|10.0.0.0 – 10.255.255.255 is Not THE Entire Class A block, it's a small portion of the Class A address range.|
Here's an excerpt from page 259 of TCP/IP Guide by Charles M. Kozierok, that might help.
1. If the first bit is a 0, it's a class A address, and you're done. (Half the address space has a 0 for the first bit, so this is why Class A takes up half the address space.) If it's a 1, continue to step 2.
2. If the second bit is a 0, it's a Class B address, and your done. (Half of the remaining non-Class A addresses, or one quarter of the total.) If it's a 1, continue to step 3.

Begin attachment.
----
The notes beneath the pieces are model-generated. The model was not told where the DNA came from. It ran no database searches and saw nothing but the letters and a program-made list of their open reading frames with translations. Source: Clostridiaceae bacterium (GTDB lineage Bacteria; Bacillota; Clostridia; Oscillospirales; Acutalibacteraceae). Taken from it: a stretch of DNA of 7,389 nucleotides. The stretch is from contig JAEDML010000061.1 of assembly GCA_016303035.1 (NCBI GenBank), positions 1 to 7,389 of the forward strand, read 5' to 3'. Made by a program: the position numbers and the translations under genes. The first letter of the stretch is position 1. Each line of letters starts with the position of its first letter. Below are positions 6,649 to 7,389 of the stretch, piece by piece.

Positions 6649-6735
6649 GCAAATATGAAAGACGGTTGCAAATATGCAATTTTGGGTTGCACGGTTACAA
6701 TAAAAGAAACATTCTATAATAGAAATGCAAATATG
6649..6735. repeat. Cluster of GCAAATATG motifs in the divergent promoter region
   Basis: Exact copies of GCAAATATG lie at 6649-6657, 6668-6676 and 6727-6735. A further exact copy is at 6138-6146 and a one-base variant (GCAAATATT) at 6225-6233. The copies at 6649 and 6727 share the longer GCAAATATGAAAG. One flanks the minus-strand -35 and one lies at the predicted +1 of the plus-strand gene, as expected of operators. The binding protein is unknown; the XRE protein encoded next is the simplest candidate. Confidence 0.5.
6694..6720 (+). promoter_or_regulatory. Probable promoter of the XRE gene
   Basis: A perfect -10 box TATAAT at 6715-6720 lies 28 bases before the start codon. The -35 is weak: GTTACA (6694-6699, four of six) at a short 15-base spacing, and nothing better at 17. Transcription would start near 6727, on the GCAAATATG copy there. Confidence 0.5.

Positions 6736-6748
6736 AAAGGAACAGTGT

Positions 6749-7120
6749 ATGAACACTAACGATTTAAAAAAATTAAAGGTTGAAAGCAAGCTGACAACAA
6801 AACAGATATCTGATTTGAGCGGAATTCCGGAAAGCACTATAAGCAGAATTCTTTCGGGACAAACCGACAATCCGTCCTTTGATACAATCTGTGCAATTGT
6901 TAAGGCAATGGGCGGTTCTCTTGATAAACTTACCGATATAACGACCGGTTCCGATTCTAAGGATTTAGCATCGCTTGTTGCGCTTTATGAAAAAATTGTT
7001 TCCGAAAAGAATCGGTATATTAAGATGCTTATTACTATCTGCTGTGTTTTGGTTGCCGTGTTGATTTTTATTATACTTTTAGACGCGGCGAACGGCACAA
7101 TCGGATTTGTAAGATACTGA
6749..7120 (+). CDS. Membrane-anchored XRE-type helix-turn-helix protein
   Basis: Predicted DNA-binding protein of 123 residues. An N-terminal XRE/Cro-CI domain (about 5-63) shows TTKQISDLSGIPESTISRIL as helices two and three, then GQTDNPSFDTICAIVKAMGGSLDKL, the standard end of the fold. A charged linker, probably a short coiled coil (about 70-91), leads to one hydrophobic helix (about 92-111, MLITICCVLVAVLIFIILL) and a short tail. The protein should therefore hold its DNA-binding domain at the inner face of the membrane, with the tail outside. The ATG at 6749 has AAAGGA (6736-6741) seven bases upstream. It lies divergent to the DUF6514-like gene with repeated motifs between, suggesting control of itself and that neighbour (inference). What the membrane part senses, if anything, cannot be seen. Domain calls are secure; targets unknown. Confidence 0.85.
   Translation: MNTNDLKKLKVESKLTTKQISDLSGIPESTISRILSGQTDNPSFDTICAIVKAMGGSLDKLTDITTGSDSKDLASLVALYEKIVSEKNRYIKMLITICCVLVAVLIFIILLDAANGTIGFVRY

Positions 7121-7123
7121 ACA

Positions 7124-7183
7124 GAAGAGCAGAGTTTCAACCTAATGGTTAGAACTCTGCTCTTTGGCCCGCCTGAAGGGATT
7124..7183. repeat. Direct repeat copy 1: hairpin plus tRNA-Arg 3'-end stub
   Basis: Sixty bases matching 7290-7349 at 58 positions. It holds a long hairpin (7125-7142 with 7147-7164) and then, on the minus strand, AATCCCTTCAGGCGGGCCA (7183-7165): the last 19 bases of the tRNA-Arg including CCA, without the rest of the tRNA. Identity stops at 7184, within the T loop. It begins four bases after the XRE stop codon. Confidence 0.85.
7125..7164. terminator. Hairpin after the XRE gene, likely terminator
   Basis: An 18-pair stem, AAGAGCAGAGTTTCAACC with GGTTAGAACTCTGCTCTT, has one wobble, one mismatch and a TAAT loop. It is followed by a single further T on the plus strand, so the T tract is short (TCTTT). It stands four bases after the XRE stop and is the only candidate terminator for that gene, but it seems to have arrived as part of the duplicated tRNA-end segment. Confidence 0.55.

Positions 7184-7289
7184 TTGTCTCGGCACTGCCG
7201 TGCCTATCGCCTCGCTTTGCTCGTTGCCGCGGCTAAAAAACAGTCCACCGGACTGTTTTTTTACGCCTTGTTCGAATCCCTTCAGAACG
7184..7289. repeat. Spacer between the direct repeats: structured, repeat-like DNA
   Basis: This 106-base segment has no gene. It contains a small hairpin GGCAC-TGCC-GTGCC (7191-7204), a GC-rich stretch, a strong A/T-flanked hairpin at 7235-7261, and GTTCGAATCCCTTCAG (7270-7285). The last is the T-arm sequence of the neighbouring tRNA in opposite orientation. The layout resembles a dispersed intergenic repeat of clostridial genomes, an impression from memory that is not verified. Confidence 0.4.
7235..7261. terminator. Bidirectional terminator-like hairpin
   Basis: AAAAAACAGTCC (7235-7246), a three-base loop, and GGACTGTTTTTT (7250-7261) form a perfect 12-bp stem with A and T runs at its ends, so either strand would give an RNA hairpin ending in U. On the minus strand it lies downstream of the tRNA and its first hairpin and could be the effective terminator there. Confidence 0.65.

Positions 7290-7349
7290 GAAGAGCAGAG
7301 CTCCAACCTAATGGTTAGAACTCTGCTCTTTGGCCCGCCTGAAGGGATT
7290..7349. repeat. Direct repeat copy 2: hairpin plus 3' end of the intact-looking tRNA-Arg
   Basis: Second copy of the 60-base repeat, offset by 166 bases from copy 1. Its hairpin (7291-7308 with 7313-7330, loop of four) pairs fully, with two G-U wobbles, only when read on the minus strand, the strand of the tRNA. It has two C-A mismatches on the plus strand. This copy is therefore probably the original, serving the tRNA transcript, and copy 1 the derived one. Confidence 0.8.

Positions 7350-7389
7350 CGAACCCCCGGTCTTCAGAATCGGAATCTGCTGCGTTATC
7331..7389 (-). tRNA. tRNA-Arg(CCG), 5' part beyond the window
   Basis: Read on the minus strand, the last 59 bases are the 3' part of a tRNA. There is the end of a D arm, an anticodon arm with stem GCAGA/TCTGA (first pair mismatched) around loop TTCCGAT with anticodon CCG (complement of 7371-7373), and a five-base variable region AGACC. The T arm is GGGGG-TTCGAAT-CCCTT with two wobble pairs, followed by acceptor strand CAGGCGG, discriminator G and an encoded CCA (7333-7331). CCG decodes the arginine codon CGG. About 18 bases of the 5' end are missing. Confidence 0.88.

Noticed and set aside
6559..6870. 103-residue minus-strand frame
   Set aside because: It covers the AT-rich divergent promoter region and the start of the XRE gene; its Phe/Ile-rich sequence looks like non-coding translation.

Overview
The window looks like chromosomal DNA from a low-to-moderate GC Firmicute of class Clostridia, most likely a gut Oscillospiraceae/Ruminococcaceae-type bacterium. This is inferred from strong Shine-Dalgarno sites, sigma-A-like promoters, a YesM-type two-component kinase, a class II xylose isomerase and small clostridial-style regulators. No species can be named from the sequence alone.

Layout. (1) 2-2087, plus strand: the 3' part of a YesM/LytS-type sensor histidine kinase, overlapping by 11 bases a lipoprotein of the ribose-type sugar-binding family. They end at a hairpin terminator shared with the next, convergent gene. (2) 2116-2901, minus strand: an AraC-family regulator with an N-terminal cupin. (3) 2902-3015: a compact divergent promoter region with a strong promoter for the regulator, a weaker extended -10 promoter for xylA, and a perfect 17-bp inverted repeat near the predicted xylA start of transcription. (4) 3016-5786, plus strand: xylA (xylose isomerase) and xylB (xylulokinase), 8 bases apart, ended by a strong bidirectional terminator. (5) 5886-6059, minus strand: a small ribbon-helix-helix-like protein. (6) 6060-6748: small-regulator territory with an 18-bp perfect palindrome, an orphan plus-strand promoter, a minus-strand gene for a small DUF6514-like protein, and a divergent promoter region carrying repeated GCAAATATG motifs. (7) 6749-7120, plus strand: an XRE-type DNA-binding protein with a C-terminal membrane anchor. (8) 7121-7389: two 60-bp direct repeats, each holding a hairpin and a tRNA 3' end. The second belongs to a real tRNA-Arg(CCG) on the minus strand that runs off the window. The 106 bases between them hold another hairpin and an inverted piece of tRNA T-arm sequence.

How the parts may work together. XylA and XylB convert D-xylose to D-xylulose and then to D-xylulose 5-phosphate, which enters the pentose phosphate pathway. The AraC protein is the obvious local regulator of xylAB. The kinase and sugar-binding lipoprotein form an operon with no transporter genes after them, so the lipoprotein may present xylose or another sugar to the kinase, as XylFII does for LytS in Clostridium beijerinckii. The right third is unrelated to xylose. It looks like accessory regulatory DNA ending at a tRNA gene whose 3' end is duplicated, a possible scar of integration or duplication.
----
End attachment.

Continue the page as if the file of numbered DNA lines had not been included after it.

3. if the third bit is a 0, then it's a Class C address and you're done. (Half again of what's left, or one-eighth of the total.) If it's a 1, continue to step 4.
4. If the fourth bit is a 0, it's a Class D address. (Half the remainder, or one-sixteenth of the address space.) if it's a 1, it's a Class E address. (The other half, one-sixteenth.)
Lowest Binary value of 1st octet: 00000001
Highest Binary value of 1st octet: 01111110
Decimal Range: 1 to 126
Address Range: 184.108.40.206 to 220.127.116.11
Note, the Class A networks 0 and 127 are reserved for special purposes.